Following the Diamond retailer summit held at McCormick just prior to C2E2, Friday morning featured a morning of professional programming for retailers and librarians. One panel described how to throw a comic con at libraries, with participants from Illinois and Iowa describing their events, which act to both bring a new audience to the library and expose comics to potential readers.

On a panel sponsored by retail organization ComicsPRO on adding new product lines, Thomas Gaul of Corner Store Comics and Eric Kissamer of Chicago Comics described new lines of successful merchandise from pizza cutters to clothing. Gaul said it was a matter of luring in new customers with well-known media brands. “They learn that True Blood and Castle have comics. You use those franchises to get people to come in and hook people who aren’t a Wednesday customer,” said Gaul.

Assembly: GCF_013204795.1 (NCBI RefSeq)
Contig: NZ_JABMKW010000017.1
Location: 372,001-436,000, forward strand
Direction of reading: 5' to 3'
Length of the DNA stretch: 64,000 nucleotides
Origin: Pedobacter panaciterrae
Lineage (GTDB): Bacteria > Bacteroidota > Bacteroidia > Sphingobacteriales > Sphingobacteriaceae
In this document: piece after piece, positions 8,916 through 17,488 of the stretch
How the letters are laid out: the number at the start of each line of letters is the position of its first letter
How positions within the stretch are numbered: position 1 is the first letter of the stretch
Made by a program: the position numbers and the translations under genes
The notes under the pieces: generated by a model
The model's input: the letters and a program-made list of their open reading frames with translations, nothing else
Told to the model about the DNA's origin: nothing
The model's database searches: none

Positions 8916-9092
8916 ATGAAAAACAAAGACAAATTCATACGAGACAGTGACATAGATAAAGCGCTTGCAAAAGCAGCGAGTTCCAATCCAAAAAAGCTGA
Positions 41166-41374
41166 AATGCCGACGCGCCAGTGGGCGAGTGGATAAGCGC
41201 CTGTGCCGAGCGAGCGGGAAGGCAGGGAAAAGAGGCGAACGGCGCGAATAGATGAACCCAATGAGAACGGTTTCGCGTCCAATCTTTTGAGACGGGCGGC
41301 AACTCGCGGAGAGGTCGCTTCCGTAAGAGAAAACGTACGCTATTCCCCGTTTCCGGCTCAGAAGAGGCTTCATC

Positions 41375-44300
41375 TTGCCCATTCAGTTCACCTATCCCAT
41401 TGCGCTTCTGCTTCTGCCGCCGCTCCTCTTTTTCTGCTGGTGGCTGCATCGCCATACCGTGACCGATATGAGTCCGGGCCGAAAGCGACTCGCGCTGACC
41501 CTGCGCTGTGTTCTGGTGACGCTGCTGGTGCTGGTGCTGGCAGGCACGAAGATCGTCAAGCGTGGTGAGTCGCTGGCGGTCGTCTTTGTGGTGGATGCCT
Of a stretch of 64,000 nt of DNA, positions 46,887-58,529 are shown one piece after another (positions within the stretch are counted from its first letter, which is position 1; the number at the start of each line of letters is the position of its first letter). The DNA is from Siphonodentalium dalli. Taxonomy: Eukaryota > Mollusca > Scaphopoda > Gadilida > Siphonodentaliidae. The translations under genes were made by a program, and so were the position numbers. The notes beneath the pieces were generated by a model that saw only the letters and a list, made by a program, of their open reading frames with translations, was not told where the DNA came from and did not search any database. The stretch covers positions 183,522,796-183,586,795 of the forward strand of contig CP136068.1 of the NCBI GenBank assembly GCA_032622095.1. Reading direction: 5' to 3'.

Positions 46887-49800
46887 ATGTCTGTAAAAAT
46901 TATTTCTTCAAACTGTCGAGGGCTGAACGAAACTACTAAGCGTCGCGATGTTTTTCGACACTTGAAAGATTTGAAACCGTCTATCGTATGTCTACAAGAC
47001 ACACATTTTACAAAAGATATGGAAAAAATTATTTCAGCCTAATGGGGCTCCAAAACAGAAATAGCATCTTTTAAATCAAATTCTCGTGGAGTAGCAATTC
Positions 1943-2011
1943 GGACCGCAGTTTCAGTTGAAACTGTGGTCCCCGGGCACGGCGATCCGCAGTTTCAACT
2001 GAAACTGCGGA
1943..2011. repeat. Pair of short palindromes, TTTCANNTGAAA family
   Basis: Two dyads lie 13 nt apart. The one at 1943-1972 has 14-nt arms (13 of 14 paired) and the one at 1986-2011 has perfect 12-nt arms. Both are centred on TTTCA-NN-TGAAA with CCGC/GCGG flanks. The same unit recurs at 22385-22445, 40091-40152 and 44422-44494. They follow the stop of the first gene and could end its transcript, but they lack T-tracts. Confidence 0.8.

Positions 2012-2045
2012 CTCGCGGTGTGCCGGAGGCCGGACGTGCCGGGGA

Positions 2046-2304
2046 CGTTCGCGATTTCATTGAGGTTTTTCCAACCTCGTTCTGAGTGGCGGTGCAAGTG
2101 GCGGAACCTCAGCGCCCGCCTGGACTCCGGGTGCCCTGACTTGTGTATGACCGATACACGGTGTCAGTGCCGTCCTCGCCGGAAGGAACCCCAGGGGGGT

On a panel on comics and education, University of Illinois assistant professor Carol Tilley spoke about the Common Core State Standards and how the emphasis on nonfiction and certain learning goals may make comics difficult to apply. “Comics are difficult to measure,” she said. “People need to be well equipped to ague comics as part of a Common Core classroom.” Tilley’s own slideshow includes examples of sophisticated comics storytelling that use the kind of ideas Common Core will call for.

The weekend’s display of the full range of comics and pop culture experience show that C2E2 has arrived on the local pop culture circuit. The difficulties that some publishers had on the show floor may have as much to do with the evolving model of the comic con in the era of crowdfunding and social media. Attending seems to be all about the personal experience—whether it’s listening to Felicia Day, dressing up as Harley Quinn or getting a beloved comic signed by a favorite creator.